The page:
What about calling Hamas "a group proscribed as a terror organisation by the UK Government and others". There's only one occurrence of a "terror"-related word in the article, and that's in the following sentence: "Those sources of funding became much more difficult after it [Hamas] was widely designated as a terrorist entity by the US, European Union and others."

A couple of other stories I checked lacked the word "militants", but also the words "terrorist" or "terrorists" except in direct quotes, which was always allowed by the previous policy. All of this raises the question: what exactly would constitute a violation of the new policy? The new one is almost as bad as the previous one, and more difficult to enforce since it's hard to tell what counts as a violation.


  1. C. P. Scott, "A Hundred Years", The Guardian, 10/23/2017.
  2. Maayan Lubell & Nidal Al-Mughrabi, "Israel retaliates after Hamas attacks, deaths pass 1,100", Reuters, 10/8/2023. Emphasis added.
  3. Saranac Hale Spencer & D'Angelo Gore, "What We Know About Three Widespread Israel-Hamas War Claims", Fact Check, 10/20/2023.
  4. Nur Ibrahim, "Were Israeli Babies Beheaded by Hamas Militants During Attack on Kfar Aza?", Snopes, 10/16/2023.
  5. Nidal Al-Mughrabi & Eric Cox, "Released by Hamas, American mother, daughter reunited with family", Reuters, 10/21/2023. Emphasis added.
  6. Nick Cohen, "Stop castrating the language", The Guardian, 7/16/2005.
  7. "Survivors of Hamas assault on music fest describe horrors and how they made it out alive", PBS News Hour, 10/10/2023.
  8. "Hamas hostages: Who are the people taken from Israel?", BBC, 10/21/2023.
  9. Albert Einstein actually called himself a "militant pacifist"; see: The Expanded Quotable Einstein, collected & edited by Alice Calaprice (2000), p. 165.
  10. David Mikkelson, "Reuters Proscribes 'Terrorist'", Snopes, 10/9/2001. This is from about a month after the 9/11 terrorist attacks in the United States, but it appears that Reuters has not changed its policy.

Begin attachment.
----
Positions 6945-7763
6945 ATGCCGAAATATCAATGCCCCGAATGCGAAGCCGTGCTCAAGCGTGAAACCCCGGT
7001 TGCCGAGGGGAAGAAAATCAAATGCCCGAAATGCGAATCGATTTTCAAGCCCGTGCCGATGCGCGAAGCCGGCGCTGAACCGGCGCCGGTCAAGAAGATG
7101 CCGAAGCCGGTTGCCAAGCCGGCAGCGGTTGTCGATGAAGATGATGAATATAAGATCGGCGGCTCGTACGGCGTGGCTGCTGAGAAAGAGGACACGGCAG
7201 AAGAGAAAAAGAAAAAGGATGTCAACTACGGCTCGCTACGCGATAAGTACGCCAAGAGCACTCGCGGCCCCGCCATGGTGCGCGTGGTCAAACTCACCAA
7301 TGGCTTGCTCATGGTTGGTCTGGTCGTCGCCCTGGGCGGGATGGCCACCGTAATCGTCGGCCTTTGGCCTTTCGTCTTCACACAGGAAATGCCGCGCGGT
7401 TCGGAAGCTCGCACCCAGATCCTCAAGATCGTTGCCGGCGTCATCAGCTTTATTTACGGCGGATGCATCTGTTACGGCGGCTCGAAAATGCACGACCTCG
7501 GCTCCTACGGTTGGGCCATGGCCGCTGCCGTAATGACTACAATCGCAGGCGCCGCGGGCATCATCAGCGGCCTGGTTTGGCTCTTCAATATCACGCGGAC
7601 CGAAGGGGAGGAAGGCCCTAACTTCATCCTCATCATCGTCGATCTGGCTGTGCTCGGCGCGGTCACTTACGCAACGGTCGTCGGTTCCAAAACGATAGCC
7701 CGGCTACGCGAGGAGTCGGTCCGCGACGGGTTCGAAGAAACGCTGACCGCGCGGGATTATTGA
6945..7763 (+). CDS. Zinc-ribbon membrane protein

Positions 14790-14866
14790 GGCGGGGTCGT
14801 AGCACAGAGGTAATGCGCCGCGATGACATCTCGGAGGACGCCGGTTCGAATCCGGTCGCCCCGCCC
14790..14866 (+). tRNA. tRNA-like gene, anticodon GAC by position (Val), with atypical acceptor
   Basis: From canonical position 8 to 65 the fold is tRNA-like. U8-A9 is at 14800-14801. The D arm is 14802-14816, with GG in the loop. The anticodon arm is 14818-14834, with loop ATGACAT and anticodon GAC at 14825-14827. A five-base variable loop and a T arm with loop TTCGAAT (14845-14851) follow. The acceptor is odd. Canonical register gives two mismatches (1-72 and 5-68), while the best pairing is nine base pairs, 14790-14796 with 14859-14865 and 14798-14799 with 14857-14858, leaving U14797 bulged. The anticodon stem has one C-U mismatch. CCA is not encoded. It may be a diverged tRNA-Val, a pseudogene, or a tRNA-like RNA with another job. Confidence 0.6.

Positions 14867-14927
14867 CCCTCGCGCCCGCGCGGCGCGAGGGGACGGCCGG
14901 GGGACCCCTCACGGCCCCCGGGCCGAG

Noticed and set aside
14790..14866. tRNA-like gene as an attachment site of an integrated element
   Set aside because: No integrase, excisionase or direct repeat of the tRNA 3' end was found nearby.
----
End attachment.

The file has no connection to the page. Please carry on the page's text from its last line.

11. More specifically, this is "transnational" terrorism; Hamas is a transnational organization.
  12. See, for instance: "Human Rights, Terrorism and Counter-terrorism", Office of the United Nations High Commissioner for Human Rights, section I.B, 10/2007.
  13. "City Diary", The Telegraph, 9/28/2001.
  14. See: The Ministry of Truth, 7/14/2005.
  15. For a recent example, see: Jonathan Allen, "Dutch man confesses to 2005 killing of US teen Natalee Holloway in Aruba", Reuters, 10/18/2023. For more on emotive language, see: Loaded Words.
  16. Ian Price, "What Do Hamas ‘Militants’ Have to Do for the BBC to Call Them Terrorists?", The Daily Skeptic, 10/17/2023.
  17. Craig Simpson & Ben Riley-Smith, "BBC stops calling Hamas ‘militants’ by default after backlash", The Telegraph, 10/20/2023.
  18. John Simpson, "Why BBC doesn't call Hamas militants 'terrorists' - John Simpson", BBC, 10/11/2023.
  19. "Israeli president threatens to ban BBC over ‘atrocious’ policy of calling Hamas militants", The Telegraph, 10/19/2023.
  20. Gordon Rayner & Jamie Bullen, "BBC refusal to call Hamas terrorists ‘unsustainable and indefensible’, says MP", The Telegraph, 10/17/2023.
  21. "Week 3: BBC correspondents answer your questions on the conflict between Israel and Hamas", BBC, 10/23/2023.

October 16th, 2023 (Permalink)

What's New?

The new and improved Fallacy Files! Now with more fallacies!

New Fallacy: Dangling Comparative

Check it out!

A Logician Reads the News
October 11th, 2023 (Permalink)

Headline Hooey

Check out the following recent headline:

Study: Black women at highest risk for suicide1

Anyone who knows anything about the sociology of suicide in the United States ought to find the above headline suspicious. While women are more likely than men to attempt suicide, men are more likely to actually kill themselves2. And the difference is not insignificant: almost four times as many American men committed suicide as women in 2021-20223. Of course, none of this rules out the possibility that a subgroup of women have a higher suicide rate than men as a whole, but it is a reason for skepticism.

Based on this headline, you'd probably assume that black women have a higher rate of suicide than women in general, not to mention men, and people taken as a whole, along with comparable subgroups, such as black men, white women, and white men. After all, if black women are at the highest risk, then there shouldn't be any other group at a higher risk.

The first sentence of the article seems to confirm the impression made by its headline: "A new study out of Boston University released on Wednesday indicated that Black women age 18 to 65 have the highest risk for suicide irrespective of their socioeconomic status." However, the article goes on: